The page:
The God that Comes is a new collaboration between 2b theatre company and Juno-winning rocker Hawksley Workman. This one-man live performance fuses the chaotic revelry of a rock concert with the captivating intimacy of theatrical storytelling. The God that Comes tells the story of Greco- Roman god of wine Bacchus (or Dionysus) and uses Euripides’ classic The Bacchae as a primary source. In a world ruled by greed and an oppressive king obsessed with rules and order, the lesser classes have taken to the countryside in a hedonistic spiritual revolution fueled by wine, ritual madness, and ecstasy. Women, slaves, outlaws, and foreigners have all gone to the mountain to worship the god of wine, and to commune with their animal needs to dance, to lose control, to get drunk, and have sex. The king rails against the protesters, leading to a bloody conclusion.
The God that Comes is a tonic for a society that has lost its sense of balance, and for a people that have lost touch with their animal instincts. It is an invitation to raise a glass together, hear a story, and get lost in the music for a few hours.
The Freud Project
2b begins its first collaboration with playwright Michael MacKenzie (The Baroness and The Pig, Geometry in Venice), on a new script, provisionally titled The Freud Project. The play examines the renowned psychiatrist’s relationship with his daughter, Anna, and his sister-in-law, Minna.
The Freud Project turns the lens of psychoanalysis back on Freud himself, suggesting among other things, that the development of his new science was perhaps a projection of his own anxieties, neuroses, and repressions. The Freud Project exists as a working draft. The basis of our work, as MacKenzie has proposed it, will be to find a new structural idea, linked to Freud’s theories of unconscious association, to crack open the material.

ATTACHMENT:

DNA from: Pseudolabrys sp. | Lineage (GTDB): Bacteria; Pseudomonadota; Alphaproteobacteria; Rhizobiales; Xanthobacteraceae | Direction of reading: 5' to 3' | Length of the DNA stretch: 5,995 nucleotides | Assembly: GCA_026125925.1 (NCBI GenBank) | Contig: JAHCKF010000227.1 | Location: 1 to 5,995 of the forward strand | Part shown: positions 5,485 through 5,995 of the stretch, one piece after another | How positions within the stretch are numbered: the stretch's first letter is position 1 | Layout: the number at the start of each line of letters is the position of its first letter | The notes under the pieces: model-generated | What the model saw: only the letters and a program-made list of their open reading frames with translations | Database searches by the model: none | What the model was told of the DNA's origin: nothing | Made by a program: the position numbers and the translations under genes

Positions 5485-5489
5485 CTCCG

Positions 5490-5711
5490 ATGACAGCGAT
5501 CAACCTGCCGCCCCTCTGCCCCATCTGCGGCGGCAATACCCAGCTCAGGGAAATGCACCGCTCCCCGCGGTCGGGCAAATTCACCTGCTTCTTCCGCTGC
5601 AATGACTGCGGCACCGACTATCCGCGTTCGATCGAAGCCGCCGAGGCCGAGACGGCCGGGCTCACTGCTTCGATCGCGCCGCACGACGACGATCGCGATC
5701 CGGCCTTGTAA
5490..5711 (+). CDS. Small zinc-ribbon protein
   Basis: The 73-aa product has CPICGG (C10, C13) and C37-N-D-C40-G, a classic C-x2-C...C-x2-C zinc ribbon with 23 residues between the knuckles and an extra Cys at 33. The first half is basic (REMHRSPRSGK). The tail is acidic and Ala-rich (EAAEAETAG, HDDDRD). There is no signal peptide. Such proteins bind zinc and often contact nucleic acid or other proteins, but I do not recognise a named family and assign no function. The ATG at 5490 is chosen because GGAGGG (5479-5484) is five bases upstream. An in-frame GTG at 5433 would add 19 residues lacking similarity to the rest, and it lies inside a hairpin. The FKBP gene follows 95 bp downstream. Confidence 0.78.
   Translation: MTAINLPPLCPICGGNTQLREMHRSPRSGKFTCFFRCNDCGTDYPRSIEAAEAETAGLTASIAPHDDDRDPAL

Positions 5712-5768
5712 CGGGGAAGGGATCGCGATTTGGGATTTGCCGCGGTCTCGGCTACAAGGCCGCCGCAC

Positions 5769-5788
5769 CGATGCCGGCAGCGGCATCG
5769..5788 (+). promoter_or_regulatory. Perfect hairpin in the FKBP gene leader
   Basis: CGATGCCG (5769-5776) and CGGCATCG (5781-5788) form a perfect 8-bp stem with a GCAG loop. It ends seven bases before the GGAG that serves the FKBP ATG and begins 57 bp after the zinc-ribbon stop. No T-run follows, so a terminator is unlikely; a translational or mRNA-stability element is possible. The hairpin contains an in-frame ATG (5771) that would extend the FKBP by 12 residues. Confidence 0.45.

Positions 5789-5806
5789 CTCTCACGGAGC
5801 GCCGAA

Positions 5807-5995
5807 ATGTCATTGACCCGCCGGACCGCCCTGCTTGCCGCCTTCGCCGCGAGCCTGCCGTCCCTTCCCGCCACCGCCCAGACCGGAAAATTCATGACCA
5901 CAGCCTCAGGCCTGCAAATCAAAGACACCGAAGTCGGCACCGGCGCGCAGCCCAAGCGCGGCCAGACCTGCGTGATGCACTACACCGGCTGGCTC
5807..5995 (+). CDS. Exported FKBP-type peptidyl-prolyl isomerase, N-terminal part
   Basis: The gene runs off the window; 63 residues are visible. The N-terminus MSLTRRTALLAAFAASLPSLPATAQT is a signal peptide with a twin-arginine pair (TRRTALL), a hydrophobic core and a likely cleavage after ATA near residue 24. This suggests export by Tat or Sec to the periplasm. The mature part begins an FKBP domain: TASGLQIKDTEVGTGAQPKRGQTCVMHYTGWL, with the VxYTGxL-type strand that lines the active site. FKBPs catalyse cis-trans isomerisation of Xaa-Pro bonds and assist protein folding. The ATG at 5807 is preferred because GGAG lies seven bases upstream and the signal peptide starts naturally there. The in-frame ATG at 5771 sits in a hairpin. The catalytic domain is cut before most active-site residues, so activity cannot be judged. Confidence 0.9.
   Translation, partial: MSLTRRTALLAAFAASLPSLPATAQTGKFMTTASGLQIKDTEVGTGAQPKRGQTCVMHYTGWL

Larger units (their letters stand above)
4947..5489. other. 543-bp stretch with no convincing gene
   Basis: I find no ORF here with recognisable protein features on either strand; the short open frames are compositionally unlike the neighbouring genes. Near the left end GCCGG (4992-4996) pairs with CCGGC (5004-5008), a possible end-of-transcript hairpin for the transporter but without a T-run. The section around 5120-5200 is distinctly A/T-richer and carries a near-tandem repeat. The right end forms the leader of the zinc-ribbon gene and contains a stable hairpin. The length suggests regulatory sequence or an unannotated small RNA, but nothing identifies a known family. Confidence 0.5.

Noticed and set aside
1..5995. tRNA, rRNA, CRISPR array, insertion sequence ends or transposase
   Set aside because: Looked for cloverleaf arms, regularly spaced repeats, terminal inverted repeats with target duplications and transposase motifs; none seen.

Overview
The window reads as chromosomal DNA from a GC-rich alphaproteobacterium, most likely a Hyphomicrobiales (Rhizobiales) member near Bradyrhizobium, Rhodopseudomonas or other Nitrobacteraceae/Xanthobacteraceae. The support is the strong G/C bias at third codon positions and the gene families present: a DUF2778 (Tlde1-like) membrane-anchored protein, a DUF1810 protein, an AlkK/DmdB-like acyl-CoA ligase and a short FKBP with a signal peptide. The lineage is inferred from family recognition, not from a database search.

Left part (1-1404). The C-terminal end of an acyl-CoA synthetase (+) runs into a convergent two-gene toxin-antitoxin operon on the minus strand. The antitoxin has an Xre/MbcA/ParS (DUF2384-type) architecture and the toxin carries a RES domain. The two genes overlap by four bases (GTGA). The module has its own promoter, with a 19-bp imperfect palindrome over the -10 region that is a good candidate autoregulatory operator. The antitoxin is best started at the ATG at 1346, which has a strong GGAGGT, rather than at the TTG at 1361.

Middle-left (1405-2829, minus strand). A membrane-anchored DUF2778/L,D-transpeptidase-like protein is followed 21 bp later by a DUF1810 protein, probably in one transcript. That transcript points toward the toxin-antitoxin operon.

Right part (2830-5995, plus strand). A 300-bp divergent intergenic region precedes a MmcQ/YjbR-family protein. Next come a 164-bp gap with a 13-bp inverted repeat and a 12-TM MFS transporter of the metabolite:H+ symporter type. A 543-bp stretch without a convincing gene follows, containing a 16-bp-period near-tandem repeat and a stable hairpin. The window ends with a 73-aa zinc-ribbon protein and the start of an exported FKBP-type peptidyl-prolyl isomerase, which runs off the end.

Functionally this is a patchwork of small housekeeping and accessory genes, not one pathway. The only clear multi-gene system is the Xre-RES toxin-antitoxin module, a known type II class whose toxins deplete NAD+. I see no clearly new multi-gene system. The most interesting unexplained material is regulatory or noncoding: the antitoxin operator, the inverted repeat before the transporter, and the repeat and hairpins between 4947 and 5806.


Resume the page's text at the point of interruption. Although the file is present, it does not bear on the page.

The Birth Control Project
by Hannah Moscovitch; direction and dramaturgy by Christian Barry
The Birth Control Project is a new collaboration with Hannah Moscovitch that investigates important themes of gender, language, and class, and explores the murky roots of the Canadian birth control movement as mingled with the eugenics movement. The project is comprised of two new plays: What a Young Wife Ought to Know tells the story of teenaged sisters who are forced to make horrifically chilling choices when they both become attracted to the same stable-boy; Kaufman tells the true story of 1930’s Canadian birth-controller and eugenicist A.R. Kaufman, and his famous court victory that led to the legalization of birth control in Canada. The two plays will eventually be produced as a double-bill.
The Birth Control Project is inspired by primary sources from the 1920s and 30s: the letters, pamphlets, newspaper articles, advertisements, and trial transcripts of the day. In particular, Hannah has been using as her main source a series of letters from lower-class women to Dr. Marie Stopes, begging for help with birth control. These are some desperate times for women who have little to no control over their bodies, or their life choices.
Created by Christian Barry; inspired by Bartleby the Scrivener, and other works by Herman Melville
“I would prefer not to,” he respectfully and slowly said, and mildly disappeared.
Bartleby… is new creation project, helmed by director Christian Barry. Herman Melville’s “Bartleby the Scrivener” is as remarkably timely and enigmatic a meditation on Charity and Depression today as it was when originally published in 1853. Using Bartley as a foundation, a team of creators will develop a new play based on the writings of Herman Melville, exploring themes of charity, trust, confidence, the loss of desire, and the consequences of our actions (or inactions) in the modern Capitalist economic reality.